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7 Ways You’re Putting Your Health on the Back Burner


We’ve all been thereit’s the busiest week of the semester, and suddenly, in between the studying, club meetings and nights out, you get sick. When you have so much else going on, it’s easy to forget about healthy habits, but that can have some serious consequences. Before you get exhausted, overstressed or sick, make a few simple tweaks to get back on track! Here are seven ways you may be putting your health on the back burner and how you can fix it.

1. Not getting enough sleep

Between hanging out with friends, going to classes and doing work, getting in a full eight hours of sleep every night can often seem impossible. Getting a good night’s sleep is one of the most important things you can do for your health, and not sleeping enough can have some serious side effects.

“Not getting enough sleep affects your immune system and lowers resistance to viruses and bacteria as well as reduces your ability to handle stressful situations and think clearly and calmly,” says Gail Stanton, a registered nurse and former nursing instructor at Holy Family University. Most adults need six to eight hours of sleep, but teenagers may require even more, says Stanton.

Sometimes six to eight hours just isn’t attainable, so if you do have a sleepless night, use the next few nights to catch up and try napping during the day.

While pulling an all-nighter to study may seem like a good idea, it will be harmful in the long run. Make a schedule or buy a planner to make sure you can plan out your study schedule in advance and still get enough sleep at night!

2. Not exercising

With a busy schedule, working out isn’t always a top priority—but it should be! Getting regular exercise is a great mood booster and a good way to help control your stress levels. Other than the physical effects of weight gain, a lack of exercise can have severe psychological effects as well.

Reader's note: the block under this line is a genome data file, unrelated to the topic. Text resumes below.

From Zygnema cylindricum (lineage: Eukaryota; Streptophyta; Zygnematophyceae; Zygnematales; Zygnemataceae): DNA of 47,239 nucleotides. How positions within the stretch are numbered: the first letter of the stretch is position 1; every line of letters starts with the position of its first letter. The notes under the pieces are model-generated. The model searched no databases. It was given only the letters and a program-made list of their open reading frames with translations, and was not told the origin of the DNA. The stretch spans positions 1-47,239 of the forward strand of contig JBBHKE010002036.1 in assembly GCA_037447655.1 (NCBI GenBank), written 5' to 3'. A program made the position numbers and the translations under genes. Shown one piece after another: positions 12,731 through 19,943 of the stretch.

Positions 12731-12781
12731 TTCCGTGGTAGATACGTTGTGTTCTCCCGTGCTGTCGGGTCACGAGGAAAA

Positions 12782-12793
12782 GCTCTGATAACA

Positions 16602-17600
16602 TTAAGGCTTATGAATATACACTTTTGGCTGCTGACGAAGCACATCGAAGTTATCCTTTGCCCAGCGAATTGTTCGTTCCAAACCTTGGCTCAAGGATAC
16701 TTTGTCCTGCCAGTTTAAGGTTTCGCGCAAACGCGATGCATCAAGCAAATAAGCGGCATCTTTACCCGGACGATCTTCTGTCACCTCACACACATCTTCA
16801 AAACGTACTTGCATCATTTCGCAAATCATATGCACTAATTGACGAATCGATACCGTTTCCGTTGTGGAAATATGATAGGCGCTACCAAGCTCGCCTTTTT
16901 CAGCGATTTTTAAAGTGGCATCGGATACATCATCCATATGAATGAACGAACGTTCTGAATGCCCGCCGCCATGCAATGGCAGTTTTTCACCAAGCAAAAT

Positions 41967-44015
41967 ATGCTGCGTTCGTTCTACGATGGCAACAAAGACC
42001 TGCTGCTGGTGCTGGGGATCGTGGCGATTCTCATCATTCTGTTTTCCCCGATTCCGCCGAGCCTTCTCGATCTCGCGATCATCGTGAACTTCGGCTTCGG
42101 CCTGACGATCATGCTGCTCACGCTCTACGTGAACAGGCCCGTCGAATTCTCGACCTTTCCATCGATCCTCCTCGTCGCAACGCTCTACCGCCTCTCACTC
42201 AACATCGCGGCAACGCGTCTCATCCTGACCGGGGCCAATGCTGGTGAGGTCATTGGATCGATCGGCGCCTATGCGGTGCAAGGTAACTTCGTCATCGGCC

“When you exercise, you release hormones called endorphins, which are feel-good hormones, and if you don’t exercise, you have a lack of these hormones, and it might make you feel melancholy or sad,” Stanton says. In the infamous words of Elle Woods, “Exercise gives you endorphins. Endorphins make you happy!”

Working out regularly can give you the attitude and energy you need to tackle the challenges that might come your way. It can be hard to find the motivation to exercise, but working out doesn’t have to be a chore! Find something you love doing, whether it’s going running with a friend or taking a yoga class at your school’s gym.

3. Eating out all the time

Without a home-cooked meal prepared by your parents every night, eating out often seems like the next best thing. Whether you’re chatting with girlfriends over some frozen yogurt or ordering some pizza after a night out, eating with friends is a social activity and a bonding experience. And for collegiettes on a budget or in a rush, fast food often seems like a quick, inexpensive option. But besides contributing to the freshman 15, fast food often doesn’t contain the nutrients your body needs to function properly.